There are different types of headphones available on the market. They are focused on different features as there are different types of consumers around. Some audiophiles prefer to enjoy every detail of the song. And there are bass heads who prefer a lot of punchy, boomy and detailed bass in their songs. Sony offers a range of audiophile headphones that they are famous for. On top of that, Bluetooth is a lifesaver when it comes to portability. Bluetooth headphones are very handy for both indoor and outdoor usage and running or working out purposes. Sony released an Extra Bass lineup targeting people who prefer that extra punch of bass and potential Beats customers as Beats is renowned for extra bass. Sony MDR-XB950BT is a headphone from their Extra Bass lineup. The XB stands for Extra Bass. So, this headphone’s main focus is on the bass and it is obvious that it is not for audiophiles. But this headphone will surely satisfy a bass lover.
You might also be interested in Best Audiophile Headphones In 2020
The unboxing experience is very simple. The box includes the headphones itself, a micro USB cable and a 3.5mm audio cable.
Design and Build
The design of the Sony MDR-XB950BT is very smart and eye-catching. It has 3 color variants available; Red, blue and black. The red metallic variant looks very decent. Some might call it flashy. The headband is large, angular and bulky. The design is a resemblance to Sony’s classic design, which many people will appreciate.
The headphone is constructed out of metal and plastic. The headband is made out of metal which is a plus point to its structural integrity and makes it durable and flexible as well. And the flexibility makes it comfortable too. The headband is also padded. The headphone can be used for an extended period without any issue, it might get a bit warm though which is a common issue for over-ear headphones. The rest is made out of good quality plastic. However, this headphone followed the basic structures of the MDR family but the earpads are a lot different and better on the Sony MDR-XB950BT. The earpads are very comfortable and creates a decent seal around the ears. The noise isolation is also pretty good.
The earcups can be rotated so that it can lay on flat surfaces. But the headphones are not foldable, so it might be a bit issue when it comes to portability.
The buttons are situated at the edge of the earcups, which makes it easy to find. On the right earcup, the toggle button to control playback, receive/decline calls and a volume rocker are located. An omnidirectional mic, 3.5mm audio input jack, micro USB port, a bass boost button, and a power button can be found on the right earcup.
The Sony MDR-XB950BT features Bluetooth 4.0. The connectivity is no issue. The connection was quite stable and consistent. There were no connection drop or latency issues. This headphone also supports aptX which improves connectivity and audio quality as well. aptX compatible devices are required to enjoy this codec. This headphone also features NFC which makes the pairing process even easier. Pairing is just a tap away if you use NFC. But a compatible device is required to avail NFC pairing. The headphone jack can come in handy if the battery runs out of juice. It functions like a normal headphone when its plugged with the audio cable. The bass boost function will not run if there is no charge left cause it requires extra battery power.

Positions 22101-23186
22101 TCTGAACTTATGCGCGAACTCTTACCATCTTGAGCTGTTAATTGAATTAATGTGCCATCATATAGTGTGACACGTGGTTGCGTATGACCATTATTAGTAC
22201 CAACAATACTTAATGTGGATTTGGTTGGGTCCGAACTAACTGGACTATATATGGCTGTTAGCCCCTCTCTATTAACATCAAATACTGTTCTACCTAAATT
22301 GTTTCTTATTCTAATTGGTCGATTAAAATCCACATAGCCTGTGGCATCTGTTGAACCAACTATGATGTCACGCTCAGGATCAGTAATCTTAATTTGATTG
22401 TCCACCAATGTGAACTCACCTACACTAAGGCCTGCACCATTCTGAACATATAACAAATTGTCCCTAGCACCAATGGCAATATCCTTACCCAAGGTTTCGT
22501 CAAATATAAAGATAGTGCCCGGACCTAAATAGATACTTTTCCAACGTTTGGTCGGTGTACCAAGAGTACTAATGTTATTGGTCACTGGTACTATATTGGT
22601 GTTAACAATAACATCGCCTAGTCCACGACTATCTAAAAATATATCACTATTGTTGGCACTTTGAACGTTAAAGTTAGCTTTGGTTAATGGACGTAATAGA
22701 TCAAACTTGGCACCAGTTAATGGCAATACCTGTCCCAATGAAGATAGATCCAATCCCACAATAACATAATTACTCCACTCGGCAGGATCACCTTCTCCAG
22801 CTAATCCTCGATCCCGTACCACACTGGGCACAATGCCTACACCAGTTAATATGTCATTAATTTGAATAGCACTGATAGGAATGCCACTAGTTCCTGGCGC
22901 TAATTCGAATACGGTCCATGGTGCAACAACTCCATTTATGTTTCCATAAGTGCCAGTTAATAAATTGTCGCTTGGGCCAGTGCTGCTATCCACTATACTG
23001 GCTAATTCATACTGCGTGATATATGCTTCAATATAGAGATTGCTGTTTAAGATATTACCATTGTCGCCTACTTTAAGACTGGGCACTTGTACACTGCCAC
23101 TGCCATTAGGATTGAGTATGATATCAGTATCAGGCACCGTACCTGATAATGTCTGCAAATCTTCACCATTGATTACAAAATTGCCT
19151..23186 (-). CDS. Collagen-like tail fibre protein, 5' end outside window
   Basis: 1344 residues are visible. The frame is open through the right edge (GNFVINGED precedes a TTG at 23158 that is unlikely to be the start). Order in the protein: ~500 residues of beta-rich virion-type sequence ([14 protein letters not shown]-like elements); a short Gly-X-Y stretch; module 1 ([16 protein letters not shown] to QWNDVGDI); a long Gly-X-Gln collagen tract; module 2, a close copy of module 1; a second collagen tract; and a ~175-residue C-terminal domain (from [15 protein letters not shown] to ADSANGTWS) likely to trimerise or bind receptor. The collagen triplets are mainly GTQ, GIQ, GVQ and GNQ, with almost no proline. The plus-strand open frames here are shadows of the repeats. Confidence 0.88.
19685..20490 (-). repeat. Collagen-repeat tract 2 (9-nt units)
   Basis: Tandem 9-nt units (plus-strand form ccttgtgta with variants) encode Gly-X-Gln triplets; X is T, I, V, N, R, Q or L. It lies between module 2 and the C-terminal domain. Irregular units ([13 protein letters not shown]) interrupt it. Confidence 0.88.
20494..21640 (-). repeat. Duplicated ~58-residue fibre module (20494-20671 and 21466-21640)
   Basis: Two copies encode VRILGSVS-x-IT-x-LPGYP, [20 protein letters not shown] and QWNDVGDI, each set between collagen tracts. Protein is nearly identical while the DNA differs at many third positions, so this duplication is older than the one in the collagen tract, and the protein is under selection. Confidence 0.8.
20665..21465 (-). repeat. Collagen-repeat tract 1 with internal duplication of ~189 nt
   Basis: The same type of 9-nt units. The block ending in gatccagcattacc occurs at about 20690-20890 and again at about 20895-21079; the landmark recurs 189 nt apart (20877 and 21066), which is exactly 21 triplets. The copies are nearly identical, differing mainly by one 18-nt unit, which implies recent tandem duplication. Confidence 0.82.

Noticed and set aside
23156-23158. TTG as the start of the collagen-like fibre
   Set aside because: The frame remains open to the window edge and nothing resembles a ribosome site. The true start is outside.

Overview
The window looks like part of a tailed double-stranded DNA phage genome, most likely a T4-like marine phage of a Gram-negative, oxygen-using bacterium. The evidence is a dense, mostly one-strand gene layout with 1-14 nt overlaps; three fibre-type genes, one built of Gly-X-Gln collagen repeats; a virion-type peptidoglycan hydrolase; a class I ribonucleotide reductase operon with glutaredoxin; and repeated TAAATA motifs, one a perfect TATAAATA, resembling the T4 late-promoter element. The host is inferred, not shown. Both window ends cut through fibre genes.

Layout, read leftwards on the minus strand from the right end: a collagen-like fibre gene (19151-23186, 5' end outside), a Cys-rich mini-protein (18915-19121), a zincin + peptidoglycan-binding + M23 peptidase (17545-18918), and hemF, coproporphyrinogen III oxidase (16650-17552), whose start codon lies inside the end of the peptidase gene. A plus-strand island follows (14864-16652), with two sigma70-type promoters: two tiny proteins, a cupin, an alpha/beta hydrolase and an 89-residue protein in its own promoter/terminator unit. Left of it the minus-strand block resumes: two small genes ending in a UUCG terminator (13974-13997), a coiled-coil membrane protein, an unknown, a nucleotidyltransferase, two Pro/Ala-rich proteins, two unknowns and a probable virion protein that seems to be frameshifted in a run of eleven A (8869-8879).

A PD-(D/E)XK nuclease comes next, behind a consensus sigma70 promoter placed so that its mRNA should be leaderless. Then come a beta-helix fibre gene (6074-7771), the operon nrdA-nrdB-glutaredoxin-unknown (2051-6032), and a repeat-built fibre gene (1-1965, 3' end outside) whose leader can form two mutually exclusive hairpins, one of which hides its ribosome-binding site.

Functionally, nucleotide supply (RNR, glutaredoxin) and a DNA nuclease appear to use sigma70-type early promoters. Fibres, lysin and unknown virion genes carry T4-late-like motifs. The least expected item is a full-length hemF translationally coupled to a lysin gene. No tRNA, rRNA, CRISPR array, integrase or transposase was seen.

The battery life of these headphone is very good. It can last up to 20 hours being fully charged. But the battery performance might vary because of different volume levels and the bass boost functionality. Still, it can last 14 hours with the bass boost on which is quite decent. So, it can last 2/3 days on heavy usage.
This is the most important aspect of a headphone. So how is the audio quality? This headphone features a 40mm dynamic dome driver and has a frequency response of 3 to 28,000Hz.
It is a loud headphone, listening at high volume might result in sound leaking. But the sound leaking is not too loud to annoy nearby proximate people.
There is a digital signal processor built in the headphones that performs the bass boost functionality. It can be toggled on/off via the dedicated bass boost button. What it does is boost the lower frequencies. It is not recommended to use in every music genre as it might ruin the details. Turning it on while listening to hip-hop, EDM or modern pop can make the music experience better depending on the user’s preference. A bass lover will like the touch of extra bass on those songs.
The bass boost function might make some songs sound better but, in most cases, it tends to distort the details. Songs that already have a powerful bass effect, with the extra bass feature of these headphones makes it very harsh and unbearable for the ears. Classic and acoustic songs are not meant for extra bass.
But turning off the bass boost is a different story. After turning on the bass boost, the headphones sound very clean and crisp. It sounds somewhat balanced. The mids were good, the vocals were very smooth. The headphone did a very good job handling the highs. The guitar solo of the track “High hopes” by Pink Floyd has some of the highest notes of a guitar solo and this headphone can handle it without losing any detail. It does not sound harsh by any means. Sounds of stringed instruments are very soothing in this headphone.
Find out more alternatives with Best Bass Headphones In 2020
This headphone is overall very decent. It is well built, looks good, buttons are simple and accessible, decent battery life, great sound quality, and the bass boost function is optional. This might not be the pick for audiophiles but a great pick for Bass lovers indeed. The price of it is also very much reasonable and worth it.